This is consistent with my source which was dealing with kidney and liver readings. My question, though, is that if a dog has not fasted before a complete blood panel, and the vet doesn't ask if the dog has been fasted or not, how can you accurately interpret results having to do with the kidney and liver?
Anne is having trouble posting (gets an error message, as do I sporadically) and has asked me to post this reply:"From my knowledge, and I am not a Vet nor do I have any qualifications in this area apart form living experience, when a dog hasn't fasted before a test the serum becomes fatty. If the fat droplets is in significant enough quantities they can interfere with some testing equipment.
Testing results largely depends on the labarotory and their equipment.
Therefore, if a serum sample is submitted with thick white serum, it usually indicates that the dog has eaten within a short time of the test sample being collected and this is considered when running the tests and when qualifying the results.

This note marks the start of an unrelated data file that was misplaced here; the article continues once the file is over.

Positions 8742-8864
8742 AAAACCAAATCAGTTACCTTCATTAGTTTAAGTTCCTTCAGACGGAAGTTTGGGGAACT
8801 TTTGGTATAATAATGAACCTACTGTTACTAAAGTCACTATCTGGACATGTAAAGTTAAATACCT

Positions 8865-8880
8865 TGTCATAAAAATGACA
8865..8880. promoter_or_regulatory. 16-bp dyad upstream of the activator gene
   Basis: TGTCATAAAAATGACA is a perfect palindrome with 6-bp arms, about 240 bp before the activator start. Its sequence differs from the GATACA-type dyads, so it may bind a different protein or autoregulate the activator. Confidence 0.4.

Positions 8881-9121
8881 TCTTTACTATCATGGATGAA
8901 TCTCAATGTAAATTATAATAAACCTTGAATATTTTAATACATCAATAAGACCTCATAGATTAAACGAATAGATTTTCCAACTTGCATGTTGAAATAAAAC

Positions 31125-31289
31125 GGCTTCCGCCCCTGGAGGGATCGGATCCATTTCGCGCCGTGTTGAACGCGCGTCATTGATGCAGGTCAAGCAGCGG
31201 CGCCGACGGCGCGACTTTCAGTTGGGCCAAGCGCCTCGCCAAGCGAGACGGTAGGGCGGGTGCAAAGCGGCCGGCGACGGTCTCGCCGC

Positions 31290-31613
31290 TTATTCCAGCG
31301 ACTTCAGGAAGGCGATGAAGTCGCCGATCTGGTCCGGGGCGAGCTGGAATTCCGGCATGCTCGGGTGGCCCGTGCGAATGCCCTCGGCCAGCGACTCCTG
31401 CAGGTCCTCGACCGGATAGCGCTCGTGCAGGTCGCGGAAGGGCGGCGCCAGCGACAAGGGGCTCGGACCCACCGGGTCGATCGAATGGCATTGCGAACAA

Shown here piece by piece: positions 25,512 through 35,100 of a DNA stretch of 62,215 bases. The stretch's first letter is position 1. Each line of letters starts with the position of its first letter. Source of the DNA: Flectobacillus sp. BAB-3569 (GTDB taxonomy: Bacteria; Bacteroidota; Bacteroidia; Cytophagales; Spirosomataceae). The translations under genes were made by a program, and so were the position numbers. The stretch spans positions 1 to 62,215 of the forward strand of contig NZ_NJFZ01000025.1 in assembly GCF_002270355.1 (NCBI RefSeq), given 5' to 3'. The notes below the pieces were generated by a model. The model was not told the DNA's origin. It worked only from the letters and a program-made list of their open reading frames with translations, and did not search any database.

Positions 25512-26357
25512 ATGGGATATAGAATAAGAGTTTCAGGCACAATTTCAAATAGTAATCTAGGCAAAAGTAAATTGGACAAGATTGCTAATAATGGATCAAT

My knowledge is reasonably limited, but as I said earlier, your best bet is your Vet. Speak with them at length and ask as many questions as you need to, to understand the procedures being done to your dog. If your Vet is not great with handling a lot of questions, find another Vet.
My concern, as with my earlier comments, is that people reading information on the net usually take it at face value and as gospel and this can usually mean the dogs can become 'at risk'. I always advocate talking to a professional, such as your Vet, before taking anything from the net as being true.
My apologies if I seem to over react.... I do that sometimes."